DART, from the series Cancellations, 1974
Several years ago we visited the Houston Museum of Fine Art survey exhibit of contemporary and modern photography. At that exhibit several photos from the “Cancellation” series by Thomas Barrow stood out.
With their bold scratches running through the “new topographic” school style prints, the photos operated on confusing levels of rejection and admiration.
Thomas Barrow’s Cancellations is a series of photographic prints of desolate spaces-empty lots, construction sites, deserted industrial areas-that all show the presence of mankind without showing a single living human. Compiled in the 70s and 80s, Barrow’s beautiful sepia-toned images show their age in their sheer physicality. These are clearly prints, not digital files, evidence of which can be seen in their specked and aged surfaces. And they call further attention to the hands-on process of silver gelatin photography through marks, often an X across the image, carved by Barrow directly onto the negative. Widely exhibited since its compilation, Cancellations will see print for the first time in the form of a beautifully produced artist’s book.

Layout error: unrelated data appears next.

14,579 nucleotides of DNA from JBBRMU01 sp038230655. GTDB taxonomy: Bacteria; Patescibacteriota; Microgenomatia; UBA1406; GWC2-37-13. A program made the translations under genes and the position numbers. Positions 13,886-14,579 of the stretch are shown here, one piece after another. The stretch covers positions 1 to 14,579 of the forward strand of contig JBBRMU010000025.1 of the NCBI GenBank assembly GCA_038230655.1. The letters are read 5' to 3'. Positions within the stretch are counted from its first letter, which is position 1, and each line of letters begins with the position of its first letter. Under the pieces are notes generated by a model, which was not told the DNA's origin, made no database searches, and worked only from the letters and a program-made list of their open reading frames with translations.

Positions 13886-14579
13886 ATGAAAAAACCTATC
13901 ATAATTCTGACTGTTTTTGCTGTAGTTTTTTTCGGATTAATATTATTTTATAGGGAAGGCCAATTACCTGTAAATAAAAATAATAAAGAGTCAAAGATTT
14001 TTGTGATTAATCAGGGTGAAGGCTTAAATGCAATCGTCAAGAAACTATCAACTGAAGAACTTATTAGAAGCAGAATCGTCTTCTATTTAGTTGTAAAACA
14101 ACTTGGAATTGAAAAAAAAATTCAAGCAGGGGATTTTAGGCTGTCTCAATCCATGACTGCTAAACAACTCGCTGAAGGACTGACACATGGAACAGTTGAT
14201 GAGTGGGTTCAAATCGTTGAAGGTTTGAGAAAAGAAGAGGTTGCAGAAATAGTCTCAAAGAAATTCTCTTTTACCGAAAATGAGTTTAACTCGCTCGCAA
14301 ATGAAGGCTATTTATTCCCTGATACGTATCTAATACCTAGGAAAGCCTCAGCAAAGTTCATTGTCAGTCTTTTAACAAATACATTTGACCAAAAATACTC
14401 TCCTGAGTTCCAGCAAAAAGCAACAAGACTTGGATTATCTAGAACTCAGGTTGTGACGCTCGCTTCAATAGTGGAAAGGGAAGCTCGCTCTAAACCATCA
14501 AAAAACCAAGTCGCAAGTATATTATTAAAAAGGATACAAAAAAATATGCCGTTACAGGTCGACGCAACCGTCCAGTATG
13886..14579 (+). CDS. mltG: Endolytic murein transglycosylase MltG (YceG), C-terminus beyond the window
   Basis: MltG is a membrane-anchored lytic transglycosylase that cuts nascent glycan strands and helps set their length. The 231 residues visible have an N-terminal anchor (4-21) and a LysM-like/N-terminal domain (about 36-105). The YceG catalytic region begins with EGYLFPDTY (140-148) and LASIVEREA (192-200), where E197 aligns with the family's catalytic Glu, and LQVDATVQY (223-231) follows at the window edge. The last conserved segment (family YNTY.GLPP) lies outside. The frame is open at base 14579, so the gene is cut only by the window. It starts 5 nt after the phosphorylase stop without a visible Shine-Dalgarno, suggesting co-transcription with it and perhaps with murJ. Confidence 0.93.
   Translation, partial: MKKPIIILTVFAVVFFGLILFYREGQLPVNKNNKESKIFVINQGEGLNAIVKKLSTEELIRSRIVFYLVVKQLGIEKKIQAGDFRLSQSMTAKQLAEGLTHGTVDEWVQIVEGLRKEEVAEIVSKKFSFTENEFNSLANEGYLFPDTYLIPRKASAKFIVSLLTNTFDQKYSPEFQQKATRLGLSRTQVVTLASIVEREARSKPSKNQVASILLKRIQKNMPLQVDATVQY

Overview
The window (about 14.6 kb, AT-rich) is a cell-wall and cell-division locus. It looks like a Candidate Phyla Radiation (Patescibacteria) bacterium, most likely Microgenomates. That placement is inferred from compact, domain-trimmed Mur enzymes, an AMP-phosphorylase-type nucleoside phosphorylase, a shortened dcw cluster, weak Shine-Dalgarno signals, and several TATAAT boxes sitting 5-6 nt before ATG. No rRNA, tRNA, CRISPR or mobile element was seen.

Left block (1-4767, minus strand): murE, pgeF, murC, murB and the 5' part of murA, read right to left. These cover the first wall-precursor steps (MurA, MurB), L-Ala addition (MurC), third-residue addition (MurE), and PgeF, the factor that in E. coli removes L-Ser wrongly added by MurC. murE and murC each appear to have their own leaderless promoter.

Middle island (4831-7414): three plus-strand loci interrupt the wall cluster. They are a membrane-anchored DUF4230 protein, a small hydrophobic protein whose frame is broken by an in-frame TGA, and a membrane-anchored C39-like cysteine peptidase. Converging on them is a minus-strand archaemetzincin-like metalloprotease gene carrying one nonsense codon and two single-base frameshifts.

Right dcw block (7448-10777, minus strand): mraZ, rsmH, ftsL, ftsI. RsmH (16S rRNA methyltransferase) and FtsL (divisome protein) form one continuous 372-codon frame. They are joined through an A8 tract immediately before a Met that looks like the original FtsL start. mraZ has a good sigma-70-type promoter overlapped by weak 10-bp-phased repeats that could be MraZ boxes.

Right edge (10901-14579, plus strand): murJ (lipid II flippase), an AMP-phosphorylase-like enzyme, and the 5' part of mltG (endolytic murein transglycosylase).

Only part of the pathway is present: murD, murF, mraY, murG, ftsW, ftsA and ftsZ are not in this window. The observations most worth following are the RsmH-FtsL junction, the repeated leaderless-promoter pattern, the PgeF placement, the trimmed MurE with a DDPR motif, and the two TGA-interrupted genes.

“Given Barrow’s experimental bent, he would not be satisfied with straightforward record-making. And given his predilection for dense, multilayered, interactive works, it is not surprising to find him again testing the medium to see what it will bear and exploring the uneasy balance between the straight mechanically produced image and the interventive hand of man…The marks are akin to graffiti and suggest a repudiation, a tweaking of the subject that recalls Marcel Duchamp’s alteration of the Mona Lisa.”
-Kathleen McCarthy Gauss
For more information: Joseph Bellows